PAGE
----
Astronomers from the Harvard-Smithsonian Center for Astrophysics have analyzed the distribution of over eighty thousand globular clusters to infer an active history of galaxy-galaxy interactions.
Globular clusters are gravitationally bound, roughly spherical ensembles of stars. Some contain as many as a million stars, and their sizes are as small as only tens of light-years in diameter. Globular clusters are typically located in the outer regions (the halos) of galaxies, and our Milky Way galaxy has about two hundred of them. Astronomers are interested in globular clusters in part because they are home to many of the oldest known stars, but also because of their locations in the halos.
Collisions between galaxies are commonplace, and the locations of globular clusters can offer evidence of these encounters because they are strongly affected by such interactions. During a collision, a galaxy can grow by absorbing or merging with its neighbor, and some models even predict that clusters form during these interactions. Moreover, it is possible that in a merger large numbers of globular clusters originally belonging to a smaller galaxy may be captured by a larger one. The distribution of globular clusters around a galaxy holds therefore clues to their origins and to the history of the host galaxy. There is an additional benefit: Standard models of cosmology make predictions for how galaxies form and evolve that depend on fundamental properties of the universe like the amounts of dark matter and dark energy. The properties of globular cluster, mostly determined by the accretion histories and mergers of their host galaxies, also reflect the values of these fundamental cosmic quantities.
CfA astronomers Pepi Fabbiano and Raffaele D’Abrusco (now at the University of Naples), together with their colleagues, studied the globular clusters in the core of the Fornax Cluster of galaxies, a complex of over fifty galaxies located about sixty million light-years away. Using optical and near-infrared images taken with the European Southern Observatory’s Very Large Survey Telescope, the scientists cataloged over three thousand globular clusters throughout Fornax (about two-thirds of them previously unidentified), providing a rich resource for structural analyses. They find clear evidence for an active history of galaxy-galaxy interactions, for example in bridges between galaxies, elongated groupings, and other unusual arrangements. While these results by themselves do not refine the values of any cosmological parameters, they are consistent with the standard models, and help complete the evolutionary description of this massive nearby cluster of galaxies.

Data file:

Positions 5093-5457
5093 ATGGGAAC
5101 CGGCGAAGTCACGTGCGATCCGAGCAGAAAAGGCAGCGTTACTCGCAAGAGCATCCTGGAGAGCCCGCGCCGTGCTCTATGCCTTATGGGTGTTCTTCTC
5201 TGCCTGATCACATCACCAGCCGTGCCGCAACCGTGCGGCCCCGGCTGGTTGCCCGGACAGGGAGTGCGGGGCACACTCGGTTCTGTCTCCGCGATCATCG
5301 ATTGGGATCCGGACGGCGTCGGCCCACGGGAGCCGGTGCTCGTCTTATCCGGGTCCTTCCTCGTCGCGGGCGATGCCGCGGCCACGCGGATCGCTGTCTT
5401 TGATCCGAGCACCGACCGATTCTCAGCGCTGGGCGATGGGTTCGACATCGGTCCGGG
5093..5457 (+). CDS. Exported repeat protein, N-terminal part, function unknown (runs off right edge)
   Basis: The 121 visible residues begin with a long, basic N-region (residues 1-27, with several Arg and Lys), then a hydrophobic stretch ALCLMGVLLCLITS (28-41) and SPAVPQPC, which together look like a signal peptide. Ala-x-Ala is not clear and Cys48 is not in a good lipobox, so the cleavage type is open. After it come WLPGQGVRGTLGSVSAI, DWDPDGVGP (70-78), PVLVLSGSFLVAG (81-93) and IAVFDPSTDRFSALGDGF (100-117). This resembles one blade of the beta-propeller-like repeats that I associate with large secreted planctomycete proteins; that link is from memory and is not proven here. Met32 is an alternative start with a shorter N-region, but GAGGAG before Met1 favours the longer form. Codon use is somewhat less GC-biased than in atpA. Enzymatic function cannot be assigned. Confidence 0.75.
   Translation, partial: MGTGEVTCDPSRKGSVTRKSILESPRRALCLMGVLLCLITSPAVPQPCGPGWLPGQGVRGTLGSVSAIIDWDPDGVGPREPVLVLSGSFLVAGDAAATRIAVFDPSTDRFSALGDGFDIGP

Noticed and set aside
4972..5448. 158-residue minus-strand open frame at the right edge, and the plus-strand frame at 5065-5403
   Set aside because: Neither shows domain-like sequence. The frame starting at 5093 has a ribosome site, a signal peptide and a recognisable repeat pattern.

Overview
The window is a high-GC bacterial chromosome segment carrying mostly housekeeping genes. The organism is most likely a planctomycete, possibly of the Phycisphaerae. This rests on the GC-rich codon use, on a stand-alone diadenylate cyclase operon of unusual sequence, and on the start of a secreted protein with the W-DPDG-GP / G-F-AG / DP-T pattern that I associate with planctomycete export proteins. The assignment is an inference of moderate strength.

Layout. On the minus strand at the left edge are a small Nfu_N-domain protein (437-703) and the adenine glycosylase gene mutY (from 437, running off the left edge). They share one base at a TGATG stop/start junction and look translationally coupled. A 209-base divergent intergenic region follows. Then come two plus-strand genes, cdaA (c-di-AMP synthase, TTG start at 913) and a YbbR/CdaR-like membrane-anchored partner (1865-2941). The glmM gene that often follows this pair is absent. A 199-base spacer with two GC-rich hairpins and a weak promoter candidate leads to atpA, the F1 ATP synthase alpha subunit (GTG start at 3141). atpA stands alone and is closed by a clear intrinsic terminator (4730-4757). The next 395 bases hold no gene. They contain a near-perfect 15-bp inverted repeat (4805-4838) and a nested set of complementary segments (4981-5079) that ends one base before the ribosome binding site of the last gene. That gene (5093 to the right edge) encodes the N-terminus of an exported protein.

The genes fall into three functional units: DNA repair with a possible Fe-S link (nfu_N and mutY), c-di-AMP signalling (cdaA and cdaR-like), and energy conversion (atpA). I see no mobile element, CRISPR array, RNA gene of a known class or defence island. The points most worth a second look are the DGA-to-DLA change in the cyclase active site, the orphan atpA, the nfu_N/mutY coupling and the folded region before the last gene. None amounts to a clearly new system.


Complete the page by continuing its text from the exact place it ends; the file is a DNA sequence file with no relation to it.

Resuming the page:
Reference: “The Extended Spatial Distribution of Globular Clusters in the Core of the Fornax Cluster,” R. D’Abrusco, M. Cantiello, M. Paolillo, V. Pota, N.R. Napolitano, L. Limatola, M. Spavone, A. Grado, E. Iodice, M. Capaccioli1, R. Peletier, G. Longo, M. Hilker, S. Mieske, E.K. Grebel, T. Lisker, C. Wittmann, G. van de Ven & G. Fabbiano, ApJ 819, L31, 2016.
Gravity is too weak, that’s why we have satellites at a certain distance. There is no such thing as dark matter or dark energy, it’s something made up that cannot be explained. The universe is electric, just look at the Thunderbolts project.